The Commission yesterday (18 September) put forward a set of proposals aimed at accelerating the transition towards a new generation of high-speed, high-definition Internet services streamed through optical fibre networks. But its plans to stimulate competition in the sector immediately came under fire.
Following strong pressure from the industry (EURACTIV 04/07/08) coupled recently with calls from the European Parliament (EURACTIV 25/04/08), the Commission yesterday (18 September) finally unveiled proposals to spur investment in Next Generation Access Networks (NGANs) over the next few years.
It is expected that roughly €20 billion will be invested to replace copper lines over the next three years.
But Brussels fears the new infrastructure will be dominated by a limited number of big players and, to boost competition in the sector, it wants to allow small operators to have access to the networks owned by dominant actors. In return, competitors interested in using the networks would pay a premium to investors, thereby rewarding them for the risks they take.
Information Society Commissioner Viviane Reding had originally announced in June that this risk premium would be set at 15% (EURACTIV 26/06/08). But following criticism from the main telecoms operators, the figure was left out of the Commission’s proposal. Instead, the document says that rates of return should be calculated on the basis of the average cost of capital for telecom operators, between 8% and 12% in recent years. But an official from the Comission’s competition service indicated that “the premium should be higher than 12%”.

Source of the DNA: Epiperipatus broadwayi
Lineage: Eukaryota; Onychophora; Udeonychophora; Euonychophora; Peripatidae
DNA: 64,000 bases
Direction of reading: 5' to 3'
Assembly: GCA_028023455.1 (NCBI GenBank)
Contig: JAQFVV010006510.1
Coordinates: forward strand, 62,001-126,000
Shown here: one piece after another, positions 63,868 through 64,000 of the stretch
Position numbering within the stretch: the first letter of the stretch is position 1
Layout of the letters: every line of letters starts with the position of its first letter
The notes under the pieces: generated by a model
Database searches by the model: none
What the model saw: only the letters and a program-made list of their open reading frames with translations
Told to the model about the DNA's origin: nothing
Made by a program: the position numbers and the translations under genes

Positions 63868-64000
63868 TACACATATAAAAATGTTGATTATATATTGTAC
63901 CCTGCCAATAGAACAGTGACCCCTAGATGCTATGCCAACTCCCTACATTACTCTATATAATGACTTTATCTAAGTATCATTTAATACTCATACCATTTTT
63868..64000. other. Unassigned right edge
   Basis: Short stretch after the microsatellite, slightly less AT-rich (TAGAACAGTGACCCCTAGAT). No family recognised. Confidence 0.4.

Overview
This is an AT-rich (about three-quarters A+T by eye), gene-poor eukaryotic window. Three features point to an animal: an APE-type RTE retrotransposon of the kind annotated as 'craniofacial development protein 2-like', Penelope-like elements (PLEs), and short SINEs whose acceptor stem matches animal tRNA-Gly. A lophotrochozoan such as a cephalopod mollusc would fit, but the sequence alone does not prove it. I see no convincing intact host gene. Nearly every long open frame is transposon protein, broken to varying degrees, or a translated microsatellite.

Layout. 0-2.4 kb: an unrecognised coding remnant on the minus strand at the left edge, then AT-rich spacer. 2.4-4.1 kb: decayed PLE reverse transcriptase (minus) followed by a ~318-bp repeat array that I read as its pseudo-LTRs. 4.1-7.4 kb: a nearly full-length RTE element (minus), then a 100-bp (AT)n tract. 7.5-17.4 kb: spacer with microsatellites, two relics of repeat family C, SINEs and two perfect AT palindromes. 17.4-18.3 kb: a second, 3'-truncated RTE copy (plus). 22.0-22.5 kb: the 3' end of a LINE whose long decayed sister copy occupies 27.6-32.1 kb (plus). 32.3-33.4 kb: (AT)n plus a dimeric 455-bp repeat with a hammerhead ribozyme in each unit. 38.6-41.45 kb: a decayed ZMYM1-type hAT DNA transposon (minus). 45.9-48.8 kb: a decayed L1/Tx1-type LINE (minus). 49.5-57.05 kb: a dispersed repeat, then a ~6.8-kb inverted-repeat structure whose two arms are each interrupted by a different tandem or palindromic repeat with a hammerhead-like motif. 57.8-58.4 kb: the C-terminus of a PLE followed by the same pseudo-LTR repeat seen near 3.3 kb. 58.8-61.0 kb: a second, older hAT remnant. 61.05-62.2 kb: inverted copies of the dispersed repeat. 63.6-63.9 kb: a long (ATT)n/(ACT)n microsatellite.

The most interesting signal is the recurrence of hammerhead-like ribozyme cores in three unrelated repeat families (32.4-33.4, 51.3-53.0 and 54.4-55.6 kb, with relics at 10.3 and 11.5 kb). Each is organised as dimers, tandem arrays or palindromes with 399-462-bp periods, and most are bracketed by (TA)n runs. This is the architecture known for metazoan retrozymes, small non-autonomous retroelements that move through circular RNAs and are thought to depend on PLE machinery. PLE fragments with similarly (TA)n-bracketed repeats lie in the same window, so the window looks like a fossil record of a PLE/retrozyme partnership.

On top of the risk premium, the Commission is proposing a pricing methodology for calculating the fees that will have to be paid for the new services. But this suggestion has angered a range of critics. The European Regulators Group (ERG), which brings together national telecom authorities, immediately labelled the pricing proposal “overly prescriptive”, stating that it “risks hurting the sector”. The main operators opposed the suggestion as well, while new entrants welcomed it but asked for the premium to be kept as low as possible.
Brussels is also pushing for more infrastructure competition in a direct plea to small companies to deploy their own networks. But smaller actors insist that direct access to incumbents’ fibre networks is essential and infrastructure competition would simply drive many of them out of the market. According to a study published this week by ECTA (the European Competitive Telecommunications Association), which groups smaller operators, NGANs represent big business for incumbent operators, which “currently control 80-90% of all fixed telecom access lines”. In such conditions, guaranteeing access to smaller operators is a must, it argues.
Incumbent operators, on the other hand, are angered by the Commission’s plans to force them to share their new networks with their rivals. According to the main industry lobby ETNO (the European Telecommunications Networks Operators Association), multiple access obligations will act as a hurdle to the financial and technical stability of the networks. The organisation yesterday warned that investment in the telecoms sector already slowed significantly in 2007, falling from 2.3% in 2006 to 1.7%, according to figures provided by Idate. ETNO Director Michael Bartholomew blames this drop on “regulatory pressure” from Brussels.
The Commission proposals have been put to public consultation. The process will last until mid-November. The EU executive has promised to adopt a formal recommendation in 2009.